Indonesia has taken several measures in recent months to improve procedures relating to FLEGT licences — the export licences that attest to the legality of EU-bound timber and timber products.
The changes are part of a process of continuous improvement that is jointly overseen by the EU and Indonesia, and which is providing important lessons for other countries that aim to issue FLEGT licences.
In November 2016, Indonesia became the first country to be able to issue FLEGT licences through a Voluntary Partnership Agreement with the EU. Since then, it has issued more than 50,000 FLEGT licences to EU-bound shipments with a combined value of nearly USD 2 billion.
The FLEGT licensing system applies to a broad range of products. It is implemented by 25 independent licensing authorities and covers 109 ports, 2,123 exporters and thousands of small and medium enterprises that supply products for export. In this complex context, and given that Indonesia is the first country to ever issue FLEGT licences, some teething problems with the new licensing system were to be expected.
Some issues have related to mismatches between ‘HS codes’ — which indicate product type — on FLEGT licences and other shipping documents. Other document discrepancies were mainly caused by exporters applying for FLEGT licences before the consolidation of their shipments because of transport delays and limited time to apply to licensing authorities.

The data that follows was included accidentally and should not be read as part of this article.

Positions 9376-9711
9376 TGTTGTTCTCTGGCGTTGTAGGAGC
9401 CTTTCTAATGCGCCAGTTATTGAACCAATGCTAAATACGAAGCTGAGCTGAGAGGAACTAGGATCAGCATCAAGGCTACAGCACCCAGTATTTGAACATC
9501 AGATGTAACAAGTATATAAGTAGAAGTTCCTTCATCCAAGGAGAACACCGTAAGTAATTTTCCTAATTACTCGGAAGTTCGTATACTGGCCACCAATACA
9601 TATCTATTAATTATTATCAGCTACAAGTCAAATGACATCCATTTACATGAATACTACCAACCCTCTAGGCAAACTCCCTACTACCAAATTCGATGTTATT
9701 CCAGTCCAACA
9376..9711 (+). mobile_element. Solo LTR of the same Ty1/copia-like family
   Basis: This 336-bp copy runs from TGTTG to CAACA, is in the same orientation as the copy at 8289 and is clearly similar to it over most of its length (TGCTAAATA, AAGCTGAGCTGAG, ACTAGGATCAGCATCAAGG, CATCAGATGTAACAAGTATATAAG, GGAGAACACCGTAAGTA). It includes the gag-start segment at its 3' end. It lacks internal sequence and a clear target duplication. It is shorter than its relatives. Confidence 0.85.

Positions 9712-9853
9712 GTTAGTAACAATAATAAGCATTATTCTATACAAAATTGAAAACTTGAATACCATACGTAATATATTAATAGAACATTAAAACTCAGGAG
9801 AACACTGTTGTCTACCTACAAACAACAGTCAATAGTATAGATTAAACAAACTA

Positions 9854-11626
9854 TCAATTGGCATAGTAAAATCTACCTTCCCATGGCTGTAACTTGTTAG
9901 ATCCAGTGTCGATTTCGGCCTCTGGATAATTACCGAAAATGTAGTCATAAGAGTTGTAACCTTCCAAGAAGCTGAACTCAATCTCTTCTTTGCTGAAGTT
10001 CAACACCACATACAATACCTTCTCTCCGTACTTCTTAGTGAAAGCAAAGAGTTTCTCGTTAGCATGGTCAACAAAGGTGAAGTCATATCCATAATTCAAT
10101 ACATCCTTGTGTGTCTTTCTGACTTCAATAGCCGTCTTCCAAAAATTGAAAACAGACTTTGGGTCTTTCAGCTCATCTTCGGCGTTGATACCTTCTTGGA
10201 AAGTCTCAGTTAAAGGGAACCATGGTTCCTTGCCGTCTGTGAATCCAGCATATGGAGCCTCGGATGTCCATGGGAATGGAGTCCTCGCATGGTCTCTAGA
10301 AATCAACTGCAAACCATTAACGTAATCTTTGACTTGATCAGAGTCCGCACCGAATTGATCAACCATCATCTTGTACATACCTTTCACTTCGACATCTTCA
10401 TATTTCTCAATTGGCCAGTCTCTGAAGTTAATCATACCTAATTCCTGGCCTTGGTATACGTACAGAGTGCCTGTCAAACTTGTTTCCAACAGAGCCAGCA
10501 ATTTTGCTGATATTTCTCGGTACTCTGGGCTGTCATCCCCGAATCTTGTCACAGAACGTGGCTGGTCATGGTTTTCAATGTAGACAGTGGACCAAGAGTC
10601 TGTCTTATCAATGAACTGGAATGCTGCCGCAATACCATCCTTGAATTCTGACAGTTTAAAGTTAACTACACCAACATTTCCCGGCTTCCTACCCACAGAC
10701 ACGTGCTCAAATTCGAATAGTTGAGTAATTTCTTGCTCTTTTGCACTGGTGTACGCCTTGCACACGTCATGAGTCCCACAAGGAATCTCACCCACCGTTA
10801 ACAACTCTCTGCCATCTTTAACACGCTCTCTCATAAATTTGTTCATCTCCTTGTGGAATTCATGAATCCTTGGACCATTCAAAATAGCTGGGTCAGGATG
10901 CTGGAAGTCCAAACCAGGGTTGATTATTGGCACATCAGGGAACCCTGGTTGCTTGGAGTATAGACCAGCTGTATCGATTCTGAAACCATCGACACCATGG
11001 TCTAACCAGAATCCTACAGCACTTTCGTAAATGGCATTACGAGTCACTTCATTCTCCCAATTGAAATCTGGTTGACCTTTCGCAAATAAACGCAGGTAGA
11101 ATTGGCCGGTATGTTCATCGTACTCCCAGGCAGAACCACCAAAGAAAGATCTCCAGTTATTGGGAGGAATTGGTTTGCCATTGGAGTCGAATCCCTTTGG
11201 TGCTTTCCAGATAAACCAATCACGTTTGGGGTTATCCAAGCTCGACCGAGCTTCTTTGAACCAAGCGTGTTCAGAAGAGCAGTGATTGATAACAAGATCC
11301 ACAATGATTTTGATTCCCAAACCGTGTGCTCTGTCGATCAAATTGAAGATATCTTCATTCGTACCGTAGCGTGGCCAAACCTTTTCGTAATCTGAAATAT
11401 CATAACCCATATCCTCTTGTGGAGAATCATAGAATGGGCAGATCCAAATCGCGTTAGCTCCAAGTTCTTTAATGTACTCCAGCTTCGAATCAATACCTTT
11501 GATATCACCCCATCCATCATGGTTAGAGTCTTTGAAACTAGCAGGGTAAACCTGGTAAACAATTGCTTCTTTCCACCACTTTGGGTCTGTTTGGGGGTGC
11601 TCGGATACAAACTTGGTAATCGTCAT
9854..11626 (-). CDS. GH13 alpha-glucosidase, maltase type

However, in the 18 months since FLEGT licensing began, Indonesia largely addressed these issues through consultation, training and outreach led by the Ministry of Environment and Forestry. Good communication between FLEGT competent authorities in EU member states and officials in Indonesia contributed to the rapid identification and step-wise resolution of issues.
Research by the EU FLEGT Facility and Indonesia’s Licensing Information Unit shows there has been significant improvement among large and medium companies in terms of FLEGT licences being issued after the consolidation of consignments. This reduces discrepancies significantly.
Small and medium exporting enterprises are also improving but more work is needed. The FLEGT licensing authorities are now more proactive and better able to accommodate licensing requests outside of normal working hours.
Despite the improvements, the paper-based FLEGT licensing system is prone to errors in data entry. Indonesia and the EU have therefore started to explore electronic licensing as a potential alternative approach.